READ ALSO:QuickRead: Tinubu and governors consider establishment of state police. Four other stories we tracked and why they matter

He stressed that Nigerians did not have to endure unending hardship to live better.

The playwright said: “It is about time that leaders of this nation stopped taking us for a ride.

“Do we have to go through surrogates, dismantling empires to come to fulfillment?

“Decentralise simply so that government can come closer to the people and productivity ability manifested as a product of citizens, not simply as a manna from heaven.”

Why it matters

Soyinka’s position is another reminder of the unfinished discussion on the need to chart the way forward for the country and quickly too, through honest dialogue between and among its various entities to address the fundamental problems threatening its fragile unity.

This lends credence to the continuous push for state police as the ultimate solution to current insecurity and other arrangements that will redefine the workings of the perceived faulty structures in the country.

4. Ex-Rep, Shina Peller joins PDP
2019: Shina Peller joins race for House of Reps

A former lawmaker representing the Iseyin/Itesiwaju/Iwajowa/Kajola Federal Constituency of Oyo State in the House of Representatives, Shina Peller, on February 29 dumped the Accord Party for the Peoples Democratic Party (PDP) in the state.

Peller was received into the PDP alongside several members of the Accord Party in Oyo North Senatorial District by Governor Seyi Makinde, at Ode-Oba, Iseyin, Iseyin local government area of the state.

In his remark at the event, the ex-lawmaker said he joined the PDP because of Makinde’s exemplary leadership qualities.

He said: “Seyi (Makinde) is a visionary leader, that’s why I joined the party.

“I have seen the reason to align with his vision. There is no leadership when there is no vision. And we have seen the good work Makinde has done in this zone, Oke-Ogun. It has never happened in the history of Oyo North Senatorial district.”

Why it matters

Peller’s criss-crossing from APC to PDP reinforces the claim that politics is an interest-driven game.

The PDP’s romance with key elements in the APC, many of whom they have openly condemned in the past means that the opposition party will not mind dining with the devil to remain relevant in the country’s political space.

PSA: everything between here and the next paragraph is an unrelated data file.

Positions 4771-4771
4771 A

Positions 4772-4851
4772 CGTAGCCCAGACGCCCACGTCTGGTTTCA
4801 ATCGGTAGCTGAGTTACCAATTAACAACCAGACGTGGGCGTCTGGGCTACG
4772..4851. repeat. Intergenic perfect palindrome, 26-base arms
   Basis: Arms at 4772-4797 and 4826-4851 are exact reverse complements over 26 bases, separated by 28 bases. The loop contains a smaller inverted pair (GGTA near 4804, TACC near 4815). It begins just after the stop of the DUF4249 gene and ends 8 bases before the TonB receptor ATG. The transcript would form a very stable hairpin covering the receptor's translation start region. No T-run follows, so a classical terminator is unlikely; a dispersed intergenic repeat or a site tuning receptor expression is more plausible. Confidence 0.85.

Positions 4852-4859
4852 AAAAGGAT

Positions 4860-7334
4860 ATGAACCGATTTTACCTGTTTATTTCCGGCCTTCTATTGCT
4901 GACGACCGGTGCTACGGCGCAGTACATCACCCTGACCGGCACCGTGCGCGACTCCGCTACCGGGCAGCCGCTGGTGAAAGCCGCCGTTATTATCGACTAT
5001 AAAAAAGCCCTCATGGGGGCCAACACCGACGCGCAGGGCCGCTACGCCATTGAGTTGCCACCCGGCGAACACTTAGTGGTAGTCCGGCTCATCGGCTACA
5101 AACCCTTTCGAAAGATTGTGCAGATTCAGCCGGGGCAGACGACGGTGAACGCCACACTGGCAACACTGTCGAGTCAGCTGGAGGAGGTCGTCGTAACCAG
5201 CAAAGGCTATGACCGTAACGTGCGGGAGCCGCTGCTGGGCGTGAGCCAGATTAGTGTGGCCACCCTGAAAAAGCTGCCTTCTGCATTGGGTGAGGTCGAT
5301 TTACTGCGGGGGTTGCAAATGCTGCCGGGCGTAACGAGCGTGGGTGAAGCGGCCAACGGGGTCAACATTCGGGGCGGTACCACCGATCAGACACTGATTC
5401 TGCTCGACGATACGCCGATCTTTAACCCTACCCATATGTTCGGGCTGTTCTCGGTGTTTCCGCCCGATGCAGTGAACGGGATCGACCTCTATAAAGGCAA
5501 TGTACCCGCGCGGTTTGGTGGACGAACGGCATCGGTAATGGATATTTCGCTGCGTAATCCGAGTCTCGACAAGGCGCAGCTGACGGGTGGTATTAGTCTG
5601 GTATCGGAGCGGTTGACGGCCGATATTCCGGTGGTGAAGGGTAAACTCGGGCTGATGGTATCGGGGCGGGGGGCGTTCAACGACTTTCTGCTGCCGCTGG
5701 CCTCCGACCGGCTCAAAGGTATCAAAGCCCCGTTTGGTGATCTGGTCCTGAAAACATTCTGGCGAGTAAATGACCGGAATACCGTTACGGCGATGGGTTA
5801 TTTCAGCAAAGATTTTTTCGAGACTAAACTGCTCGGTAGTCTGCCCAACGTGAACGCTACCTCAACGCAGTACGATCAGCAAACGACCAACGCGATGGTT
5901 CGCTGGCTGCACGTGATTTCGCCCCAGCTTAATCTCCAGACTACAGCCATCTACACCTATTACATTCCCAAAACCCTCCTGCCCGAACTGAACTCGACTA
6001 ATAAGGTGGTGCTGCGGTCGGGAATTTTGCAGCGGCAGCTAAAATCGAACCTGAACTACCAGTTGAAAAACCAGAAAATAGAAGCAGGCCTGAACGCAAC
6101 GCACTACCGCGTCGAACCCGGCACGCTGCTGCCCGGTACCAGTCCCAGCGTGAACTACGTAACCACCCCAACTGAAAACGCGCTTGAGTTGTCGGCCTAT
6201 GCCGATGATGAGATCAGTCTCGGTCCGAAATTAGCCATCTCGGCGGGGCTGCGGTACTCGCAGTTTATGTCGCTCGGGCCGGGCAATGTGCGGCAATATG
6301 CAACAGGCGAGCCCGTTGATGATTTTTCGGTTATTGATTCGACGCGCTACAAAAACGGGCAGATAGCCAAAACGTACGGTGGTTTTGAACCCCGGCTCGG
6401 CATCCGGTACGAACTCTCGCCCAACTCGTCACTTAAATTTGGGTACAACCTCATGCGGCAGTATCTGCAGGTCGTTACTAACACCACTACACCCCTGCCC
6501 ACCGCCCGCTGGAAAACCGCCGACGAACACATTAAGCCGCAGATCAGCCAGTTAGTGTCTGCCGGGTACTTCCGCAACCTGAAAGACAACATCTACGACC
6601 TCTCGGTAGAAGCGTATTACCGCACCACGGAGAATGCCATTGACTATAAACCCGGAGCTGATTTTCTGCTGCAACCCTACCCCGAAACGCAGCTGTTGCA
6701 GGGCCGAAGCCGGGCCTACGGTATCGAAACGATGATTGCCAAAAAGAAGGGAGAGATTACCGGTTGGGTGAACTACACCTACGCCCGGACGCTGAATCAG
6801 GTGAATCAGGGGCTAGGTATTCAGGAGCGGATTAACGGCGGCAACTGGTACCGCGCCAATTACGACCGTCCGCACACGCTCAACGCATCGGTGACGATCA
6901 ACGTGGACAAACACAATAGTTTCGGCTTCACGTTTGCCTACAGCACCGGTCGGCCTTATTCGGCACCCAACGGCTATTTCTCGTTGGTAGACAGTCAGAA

5. Ex-minister of power, Agunloye sues EFCC for declaring him wanted

A former Minister of Power and Steel, Olu Agunloye, on March 1 filed a N1 billion lawsuit against the Economic and Financial Crimes Commission (EFCC) for declaring him wanted.

In the suit filed by his legal team led by Adeola Adedipe (SAN), Agunloye alleged that the EFCC unlawfully published his name on its website’s wanted list in a bid to project him negatively in the international community.

Part of the lawsuit read: “The EFCC and the AGF both jointly or severally, whether by themselves or their staff, from further declaring the plaintiff wanted about the particulars and subject matter of this suit, either on the EFCC official website, newspaper publication or any other related platform, except by a judicial intervention and recourse to all constitutional safeguards available to him in law and equity.”

Why it matters

The trial of the ex-minister confirms the widely-held assertion that everyone is equal before the law, status in society notwithstanding.

However, the anti-graft agency’s handling of the matter suggests that it may not have weaned itself completely of allegations that it is sometimes used as an instrument to harass or oppress perceived enemies.

The development reinforces the call for strengthening the anti-graft agencies to carry out their functions effectively and avoid a scenario of who pays the piper dictating the tune.